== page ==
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Wicca Phase Springs Eternal is Suffering On

Amidst the stories of grief that make up his latest album, the founder of Gothboiclique is sure that this is only the beginning.

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One thing that is so appealing about Wicca Phase’s music is that it is made to make you feel. The dreary, lo-fi aesthetic of the beats puts target on your emotions and the drawl of his voice, somehow both monotone and melodic, is ready to hit the bullseye. Wicca (real name Adam Mcllwee) was the frontman of cult-favourite emo band Tigers Jaw, where he wrote sing-along anthems like ‘I Saw Water’ and he kept that emotion when he started Gothboiclique in 2013 with LA rapper Cold Hart, a movement that includes acts like Lil Tracy and formerly Lil Peep. It was with GBC that Wicca released internet-acclaimed projects like Abercrombie & Me. The sentiment has continued with his new album Suffer On, his first release on Run For Cover Records. The record shows a distinct progression in his craft, that doesn’t leave behind the ‘emo rap’ trend that he and GBC pioneered, but matures it.

Suffer On is a cold, isolated release that finds Wicca delving into familiar themes of depression and heartbreak, but with new introspection. Blending his familiar style of emo-influenced rap with indie, acoustic and electronic in what feels like a protest against the dilution of heartbroken hip-hop in the mainstream today, a stance that his GBC peers seem to take too. Songs like ‘Does Your Head Stop’ and ‘I Need Help’ are particular standouts, tackling topics like work and depression and the lack of communication in relationships. It’s raw, void-of-metaphors songwriting that finds Wicca venturing into creative territories, and showcases potential that runs deeper than the Tumblr message boards where he got his start.

I talked to Wicca Phase on the phone a few Wednesdays ago, before the album was released. We delved into topics like the writing and recording process of the album, the influence of Lil B, and the legacy of GBC.

Hey Adam. Congratulations on the new album Suffer On. You’ve kept consistent with an array of releases over the last five years, what about this one feels different for you?

Well, I think this is the most consistent album I’ve made because it’s the first one I saw through from beginning to end. Normally I just get beats sent to me, and try and pick the cohesive ones and then transition to just having one producer to keep the consistency there. That’s kind of what I did with this one, but I also wrote everything myself so it was easy to stay focused. Every song was already mapped out.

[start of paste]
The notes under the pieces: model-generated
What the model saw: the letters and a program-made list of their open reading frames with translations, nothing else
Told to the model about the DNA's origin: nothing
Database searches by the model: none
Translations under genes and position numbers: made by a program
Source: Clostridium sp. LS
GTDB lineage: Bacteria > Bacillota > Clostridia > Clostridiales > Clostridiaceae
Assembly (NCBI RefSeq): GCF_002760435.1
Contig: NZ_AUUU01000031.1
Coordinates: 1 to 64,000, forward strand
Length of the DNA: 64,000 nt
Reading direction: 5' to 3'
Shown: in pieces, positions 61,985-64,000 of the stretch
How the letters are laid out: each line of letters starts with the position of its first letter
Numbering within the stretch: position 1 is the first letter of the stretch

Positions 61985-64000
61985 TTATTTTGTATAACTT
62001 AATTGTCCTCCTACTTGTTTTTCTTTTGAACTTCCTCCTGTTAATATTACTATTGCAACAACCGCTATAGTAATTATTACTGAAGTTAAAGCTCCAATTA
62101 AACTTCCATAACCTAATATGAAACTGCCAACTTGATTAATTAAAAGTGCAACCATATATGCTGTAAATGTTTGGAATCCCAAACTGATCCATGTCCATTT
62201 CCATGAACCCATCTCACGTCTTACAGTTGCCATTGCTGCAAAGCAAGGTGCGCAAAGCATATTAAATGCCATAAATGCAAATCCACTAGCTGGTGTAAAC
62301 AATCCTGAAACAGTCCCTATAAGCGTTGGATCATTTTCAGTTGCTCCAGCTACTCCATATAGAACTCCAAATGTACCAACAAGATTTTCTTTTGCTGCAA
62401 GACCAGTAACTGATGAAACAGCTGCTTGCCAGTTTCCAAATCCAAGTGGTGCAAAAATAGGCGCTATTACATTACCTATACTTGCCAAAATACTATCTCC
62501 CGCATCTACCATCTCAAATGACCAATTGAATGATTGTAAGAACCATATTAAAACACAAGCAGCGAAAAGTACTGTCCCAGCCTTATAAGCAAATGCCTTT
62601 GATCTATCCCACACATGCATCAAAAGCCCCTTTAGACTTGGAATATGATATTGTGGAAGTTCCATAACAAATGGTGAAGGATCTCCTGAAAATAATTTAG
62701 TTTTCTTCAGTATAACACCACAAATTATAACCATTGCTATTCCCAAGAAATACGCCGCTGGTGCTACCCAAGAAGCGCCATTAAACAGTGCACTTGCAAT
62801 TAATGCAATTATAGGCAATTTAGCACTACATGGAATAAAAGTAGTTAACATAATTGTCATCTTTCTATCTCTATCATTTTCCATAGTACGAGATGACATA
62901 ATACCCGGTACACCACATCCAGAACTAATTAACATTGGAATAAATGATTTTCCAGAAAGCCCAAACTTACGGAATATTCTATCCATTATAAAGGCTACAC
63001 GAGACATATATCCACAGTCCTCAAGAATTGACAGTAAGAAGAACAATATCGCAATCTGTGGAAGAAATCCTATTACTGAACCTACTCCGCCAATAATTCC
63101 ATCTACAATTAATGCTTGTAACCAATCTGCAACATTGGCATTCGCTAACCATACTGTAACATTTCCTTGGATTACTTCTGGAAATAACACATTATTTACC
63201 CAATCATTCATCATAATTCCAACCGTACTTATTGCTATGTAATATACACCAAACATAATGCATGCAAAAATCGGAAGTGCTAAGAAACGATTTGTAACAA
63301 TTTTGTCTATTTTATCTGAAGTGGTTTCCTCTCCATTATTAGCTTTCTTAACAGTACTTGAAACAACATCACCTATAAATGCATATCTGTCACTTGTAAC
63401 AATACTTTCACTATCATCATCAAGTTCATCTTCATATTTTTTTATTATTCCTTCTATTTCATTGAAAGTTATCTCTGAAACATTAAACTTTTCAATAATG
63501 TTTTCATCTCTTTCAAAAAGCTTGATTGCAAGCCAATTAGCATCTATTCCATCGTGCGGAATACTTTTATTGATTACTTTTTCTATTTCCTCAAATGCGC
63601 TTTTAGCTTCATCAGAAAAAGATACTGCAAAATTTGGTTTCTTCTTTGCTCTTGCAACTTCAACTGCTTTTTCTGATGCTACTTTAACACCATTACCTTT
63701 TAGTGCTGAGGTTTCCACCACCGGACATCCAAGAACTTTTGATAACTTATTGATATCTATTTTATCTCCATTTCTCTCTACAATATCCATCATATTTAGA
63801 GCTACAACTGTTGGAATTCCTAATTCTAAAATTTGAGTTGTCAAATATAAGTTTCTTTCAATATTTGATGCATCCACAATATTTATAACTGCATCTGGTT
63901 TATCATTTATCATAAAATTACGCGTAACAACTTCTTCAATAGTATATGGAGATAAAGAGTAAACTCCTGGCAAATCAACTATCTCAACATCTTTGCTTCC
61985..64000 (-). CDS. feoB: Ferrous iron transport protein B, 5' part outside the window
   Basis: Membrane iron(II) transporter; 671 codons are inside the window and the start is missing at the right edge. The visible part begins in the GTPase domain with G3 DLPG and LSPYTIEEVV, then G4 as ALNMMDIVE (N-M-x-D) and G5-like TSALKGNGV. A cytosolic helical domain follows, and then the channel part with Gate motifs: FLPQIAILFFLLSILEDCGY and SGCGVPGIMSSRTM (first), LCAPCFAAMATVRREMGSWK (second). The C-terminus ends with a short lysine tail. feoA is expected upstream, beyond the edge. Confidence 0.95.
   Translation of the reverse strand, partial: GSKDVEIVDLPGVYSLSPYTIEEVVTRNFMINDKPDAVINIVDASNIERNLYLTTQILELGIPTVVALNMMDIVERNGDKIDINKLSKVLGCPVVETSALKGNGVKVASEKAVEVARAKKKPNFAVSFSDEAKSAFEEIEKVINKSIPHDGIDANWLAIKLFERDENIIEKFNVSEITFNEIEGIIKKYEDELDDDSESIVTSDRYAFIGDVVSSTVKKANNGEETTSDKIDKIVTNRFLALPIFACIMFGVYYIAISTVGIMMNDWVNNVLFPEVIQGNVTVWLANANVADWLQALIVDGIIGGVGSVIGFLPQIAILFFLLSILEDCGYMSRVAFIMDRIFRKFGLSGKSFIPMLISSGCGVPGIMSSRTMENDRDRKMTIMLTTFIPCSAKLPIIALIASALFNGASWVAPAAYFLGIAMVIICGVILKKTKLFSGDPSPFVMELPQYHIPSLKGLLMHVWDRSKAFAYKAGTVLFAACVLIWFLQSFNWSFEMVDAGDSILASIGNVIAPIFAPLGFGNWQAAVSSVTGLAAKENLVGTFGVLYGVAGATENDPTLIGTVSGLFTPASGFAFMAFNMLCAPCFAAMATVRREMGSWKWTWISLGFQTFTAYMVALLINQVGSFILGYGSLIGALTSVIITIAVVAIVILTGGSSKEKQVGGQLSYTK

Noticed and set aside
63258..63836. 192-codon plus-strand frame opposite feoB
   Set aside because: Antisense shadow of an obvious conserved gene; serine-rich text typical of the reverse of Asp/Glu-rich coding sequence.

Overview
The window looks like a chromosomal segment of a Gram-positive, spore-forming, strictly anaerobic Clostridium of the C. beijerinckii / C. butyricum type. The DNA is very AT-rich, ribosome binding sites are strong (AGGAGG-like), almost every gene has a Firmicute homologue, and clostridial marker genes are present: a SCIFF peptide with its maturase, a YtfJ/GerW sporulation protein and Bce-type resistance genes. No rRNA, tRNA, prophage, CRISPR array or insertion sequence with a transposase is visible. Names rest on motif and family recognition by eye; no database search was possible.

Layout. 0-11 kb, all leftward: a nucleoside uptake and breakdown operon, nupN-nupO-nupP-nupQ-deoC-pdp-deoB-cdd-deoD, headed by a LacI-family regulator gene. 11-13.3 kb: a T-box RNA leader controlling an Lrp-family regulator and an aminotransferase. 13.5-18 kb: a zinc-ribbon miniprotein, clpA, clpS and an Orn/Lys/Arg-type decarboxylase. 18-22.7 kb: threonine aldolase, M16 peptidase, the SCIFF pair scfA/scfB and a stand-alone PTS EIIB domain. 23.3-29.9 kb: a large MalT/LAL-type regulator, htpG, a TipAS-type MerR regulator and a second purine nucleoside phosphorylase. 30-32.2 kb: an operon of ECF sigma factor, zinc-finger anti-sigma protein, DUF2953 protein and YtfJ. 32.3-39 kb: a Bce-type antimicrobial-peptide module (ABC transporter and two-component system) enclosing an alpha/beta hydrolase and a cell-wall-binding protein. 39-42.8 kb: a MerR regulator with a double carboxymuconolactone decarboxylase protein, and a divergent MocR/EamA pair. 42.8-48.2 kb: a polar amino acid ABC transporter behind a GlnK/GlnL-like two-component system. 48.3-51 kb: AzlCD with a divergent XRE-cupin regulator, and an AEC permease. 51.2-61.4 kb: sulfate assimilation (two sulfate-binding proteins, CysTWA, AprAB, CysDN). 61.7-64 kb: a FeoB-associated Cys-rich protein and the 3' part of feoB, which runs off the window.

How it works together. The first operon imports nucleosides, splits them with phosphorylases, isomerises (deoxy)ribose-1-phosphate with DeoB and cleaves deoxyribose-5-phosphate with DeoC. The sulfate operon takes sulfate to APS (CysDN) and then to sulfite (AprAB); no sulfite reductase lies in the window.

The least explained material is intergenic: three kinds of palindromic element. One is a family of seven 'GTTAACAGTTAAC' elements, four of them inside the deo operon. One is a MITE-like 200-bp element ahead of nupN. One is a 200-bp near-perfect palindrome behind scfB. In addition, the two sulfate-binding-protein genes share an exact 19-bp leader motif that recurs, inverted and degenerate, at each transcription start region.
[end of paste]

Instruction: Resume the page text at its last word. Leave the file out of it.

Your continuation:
The album title sticks out to me as an interesting concept. What’s the inspiration behind it?

Suffer On is the name of the last song that I wrote for the album and I was trying to think about what could tie it together as a whole album. I was thinking about what themes were consistent through the project, it’s really emotionally heavy, there’s a lot of weight there. That’s the same with my other projects but this felt more personal, like there was more levity to the songs. There’s a feeling of suffering throughout the whole album and it doesn’t really let up.

The album feels different from your past work in the way you delve into these themes of depression, heartbreak and sadness. Could you tell me about the process of putting the project together?

I wrote the album for the most part in a period of 2-3 weeks, and there are certain times throughout the year where I’m in a depressed and miserable state — I can almost map when it’s going to happen. Sure enough, that was the period where I was writing the project. When I was trying to write that album I was doing it in the same way someone would do a day job. I would get up in the morning and go to my grandma’s house, I was having work done on my house where I usually write so I was going to hers and working out of her basement. There’s no internet or phone service there so I was left to write based on what I was feeling or nothing else. Usually, if I’m stuck on ideas I’d distract myself with Youtube videos or something, but this time I didn’t have that luxury. The longing, heartbreak and sadness have always been a part of my music, but I just kept steamrolling through this writing process and by the end of that period I had 10 songs full of very depressing material.

“The longing, heartbreak and sadness have always been a part of my music, but I just kept steamrolling through this writing process and by the end of that period I had 10 songs full of very depressing material”

I think humans in general have a tendency to distract themselves rather than facing how they feel. Did you experience difficulties exploring these emotions out loud?

Definitely. I can’t recall a specific experience or anything, but I always end up taking a line or two, sometimes even a whole verse out because it seems too direct. Even listening to the album now, I’m kind of surprised at what I actually kept on there because when I hear it I automatically think “wow, that must of been a tough year for me”. There’s some stuff in here that’s so literal and not coded at all. There are very little metaphors, it’s exactly how I was feeling and exactly how I would express myself but still, if I sing something that hits a little too hard I usually take it out because it’s not something that I want to be on the record forever.